Obama has all these enormous plans for new spending, and there is simply no way that his supposed tax increases only on the rich will be sufficient to pay for it all. Which means he'll be faced with the same choice Bill Clinton faced when he was sworn in on January 20, 1993: either he will have to abandon his more ambitious spending programs or he will have to abandon his middle class tax cut.
Clinton took the latter option, and it's one of the reasons he is remembered so fondly on the economy. He raised taxes in minor fashion on the wealthy, but only on the income tax. He did not raise capital gains taxes, he did not raise corporate tax rates, and he did not propose a windfall profits tax on oil companies, which are all central to Obama's program.
Further, under tremendous political pressure he abandoned the big government approach to universal health care, thus removing an enormous potential budget buster. This is in contrast to President George W. Bush, who championed the Medicare prescription drug benefit that is already, only in its third year, tripling its predicted cost.
If we had true conservative accounting, such that took account of the fact as shown above that government spending exceeds its projections dramatically, then I would feel more sanguine about this proposed new spending. But Obama's and McCain's proposals both likely lowball the estimate cost of new spending -- but at least McCain's spending proposals are modest by comparison to Obama's.
Then we come to free trade, which Obama has voted against consistently, as he has most of President Clinton's other moderate successes. Free trade is the engine of America's growth, and free trade accords only serve that critically necessary growth. Here's why: our tariffs on foreign goods are generally low, especially when compared to European, Asian, or Latin American countries. Free trade accords we've signed and ratified over the past few decades have the effect of bringing down foreign tariffs on our exports, while giving our trading partners the desired certainty (which investors prize) that the low tariffs on their exports to the U.S. are not subject to the yearly whims of a mercurial U.S. Congress.
According to World Trade magazine, Canada is our number one trade partner, Mexico is number three, and South Korea is number seven and rising quickly. Obama's reckless primary promise to tear up the NAFTA accord with Canada and Mexico if it could not be renegotiated, and his equally short-sighted opposition to the South Korea Free Trade Accord, would needlessly alienate these good friends and trading partners of the United States, to our mutual detriment.
The economy is deeply in trouble right now, to be sure, but a combination of large tax increases combined with a repudiation of our nation's historic commitment to free trade will only worsen the situation, not better it.
Don't take my word for it, though. An article in Foreign Affairs magazine had this conclusion in April 2005 about what it called "The Overstretch Myth" that America was inevitably headed for a fall, and it is just as relevant now as it was then:
Many analysts have pointed to the euro as a threat to the dollar's status as the world's central reserve currency. But the continuing strength of the U.S. economy relative to the European Union's and the structure of European capital markets make such a prospect highly unlikely. On the basis of likely demographic and productivity growth differentials, Adam Posen of the Institute for International Economics estimates that the U.S. economy will be at least 20 percent larger than that of the EU in 2020. The United States will maintain its 22 percent share of world output, but Europe's share will, in the absence of serious structural reforms, shrink by 3 to 5 percent. Moreover, European government bond markets, although larger than the U.S. Treasury market, are divided among five large countries and a host of smaller ones, greatly reducing liquidity, and European corporate bond and equity markets are smaller than their U.S. counterparts. With Asian capital markets still in their infancy, it will be a very long time before the pre-eminence of the dollar and U.S. capital markets is challenged.Protectionism and isolationism at home is precisely what Senator Obama offers as President, and why this Democrat simply cannot support him. As Senator McCain is a full-throated internationalist and committed free trader, he is the best choice for President on these critical economic issues.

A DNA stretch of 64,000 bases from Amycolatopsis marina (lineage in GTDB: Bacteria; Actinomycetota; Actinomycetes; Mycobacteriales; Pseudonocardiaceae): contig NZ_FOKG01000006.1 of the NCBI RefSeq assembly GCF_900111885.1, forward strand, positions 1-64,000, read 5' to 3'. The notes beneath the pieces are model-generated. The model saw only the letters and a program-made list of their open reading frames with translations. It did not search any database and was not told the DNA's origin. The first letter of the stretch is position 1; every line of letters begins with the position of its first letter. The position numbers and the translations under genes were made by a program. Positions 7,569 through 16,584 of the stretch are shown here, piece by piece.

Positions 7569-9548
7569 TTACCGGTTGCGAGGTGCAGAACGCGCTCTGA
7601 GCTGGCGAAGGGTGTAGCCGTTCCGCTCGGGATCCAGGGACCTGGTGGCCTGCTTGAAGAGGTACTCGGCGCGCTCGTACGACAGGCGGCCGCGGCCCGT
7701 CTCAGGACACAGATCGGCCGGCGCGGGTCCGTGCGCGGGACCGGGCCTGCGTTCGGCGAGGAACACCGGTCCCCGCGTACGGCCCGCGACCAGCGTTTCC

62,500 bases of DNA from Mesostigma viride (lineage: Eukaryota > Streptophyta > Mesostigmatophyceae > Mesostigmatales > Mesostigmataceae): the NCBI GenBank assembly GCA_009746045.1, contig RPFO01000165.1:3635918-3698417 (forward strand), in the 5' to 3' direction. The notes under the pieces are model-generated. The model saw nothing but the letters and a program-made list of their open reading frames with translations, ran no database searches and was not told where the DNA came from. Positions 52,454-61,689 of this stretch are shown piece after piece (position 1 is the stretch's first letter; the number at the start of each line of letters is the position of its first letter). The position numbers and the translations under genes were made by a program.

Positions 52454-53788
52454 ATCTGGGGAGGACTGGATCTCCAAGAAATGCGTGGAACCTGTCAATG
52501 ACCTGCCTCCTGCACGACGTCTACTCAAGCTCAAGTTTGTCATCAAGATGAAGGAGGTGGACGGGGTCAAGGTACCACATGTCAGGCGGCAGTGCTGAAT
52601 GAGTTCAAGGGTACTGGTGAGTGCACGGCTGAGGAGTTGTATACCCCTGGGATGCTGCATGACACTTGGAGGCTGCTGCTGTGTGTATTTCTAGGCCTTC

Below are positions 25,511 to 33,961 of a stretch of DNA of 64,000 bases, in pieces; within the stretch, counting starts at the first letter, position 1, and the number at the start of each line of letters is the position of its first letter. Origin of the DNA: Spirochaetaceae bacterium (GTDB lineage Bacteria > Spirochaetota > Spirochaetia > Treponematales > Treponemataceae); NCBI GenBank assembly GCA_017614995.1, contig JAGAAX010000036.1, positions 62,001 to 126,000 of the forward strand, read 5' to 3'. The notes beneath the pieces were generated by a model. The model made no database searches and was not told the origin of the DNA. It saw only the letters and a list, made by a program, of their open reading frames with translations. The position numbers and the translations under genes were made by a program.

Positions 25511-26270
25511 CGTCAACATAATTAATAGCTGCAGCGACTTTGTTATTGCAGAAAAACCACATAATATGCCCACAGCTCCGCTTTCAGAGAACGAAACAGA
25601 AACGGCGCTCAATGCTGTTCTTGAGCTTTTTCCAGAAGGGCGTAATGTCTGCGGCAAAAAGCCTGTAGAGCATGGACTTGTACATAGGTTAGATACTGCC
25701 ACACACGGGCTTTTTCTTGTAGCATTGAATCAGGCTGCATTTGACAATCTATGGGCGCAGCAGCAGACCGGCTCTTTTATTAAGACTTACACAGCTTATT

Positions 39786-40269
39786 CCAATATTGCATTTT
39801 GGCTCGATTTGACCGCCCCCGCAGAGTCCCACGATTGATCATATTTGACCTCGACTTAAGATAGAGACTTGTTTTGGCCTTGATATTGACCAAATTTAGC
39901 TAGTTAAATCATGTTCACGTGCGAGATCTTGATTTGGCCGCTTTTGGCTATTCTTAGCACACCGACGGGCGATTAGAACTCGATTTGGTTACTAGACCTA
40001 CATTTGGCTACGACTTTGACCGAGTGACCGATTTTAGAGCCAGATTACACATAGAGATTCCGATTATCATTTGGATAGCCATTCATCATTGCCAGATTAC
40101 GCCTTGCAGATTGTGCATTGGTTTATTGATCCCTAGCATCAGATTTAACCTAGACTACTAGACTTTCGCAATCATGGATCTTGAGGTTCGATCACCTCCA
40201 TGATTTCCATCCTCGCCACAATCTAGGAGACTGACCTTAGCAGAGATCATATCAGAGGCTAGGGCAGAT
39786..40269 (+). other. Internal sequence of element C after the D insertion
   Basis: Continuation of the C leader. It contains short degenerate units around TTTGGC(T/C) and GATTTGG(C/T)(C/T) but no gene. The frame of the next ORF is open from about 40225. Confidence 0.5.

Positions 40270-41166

At the peak of its global power the United Kingdom was a net creditor, but as it entered the twentieth century, it started losing its economic dominance to Germany and the United States. In contrast, the United States is a large net debtor. But in its case, no plausible challenger to its economic leadership exists, and its share of the global economy will not decline. Focusing exclusively on the NIIP obscures the United States' institutional, technological, and demographic advantages. Such advantages are further bolstered by the underlying complementarities between the U.S. economy and the economies of the developing world--especially those in Asia. The United States continues to reap major gains from what Charles de Gaulle called its "exorbitant privilege," its unique role in providing global liquidity by running chronic external imbalances. The resulting inflow of productivity-enhancing capital has strengthened its underlying economic position. Only one development could upset this optimistic prognosis: an end to the technological dynamism, openness to trade, and flexibility that have powered the U.S. economy. The biggest threat to U.S. hegemony, accordingly, stems not from the sentiments of foreign investors, but from protectionism and isolationism at home.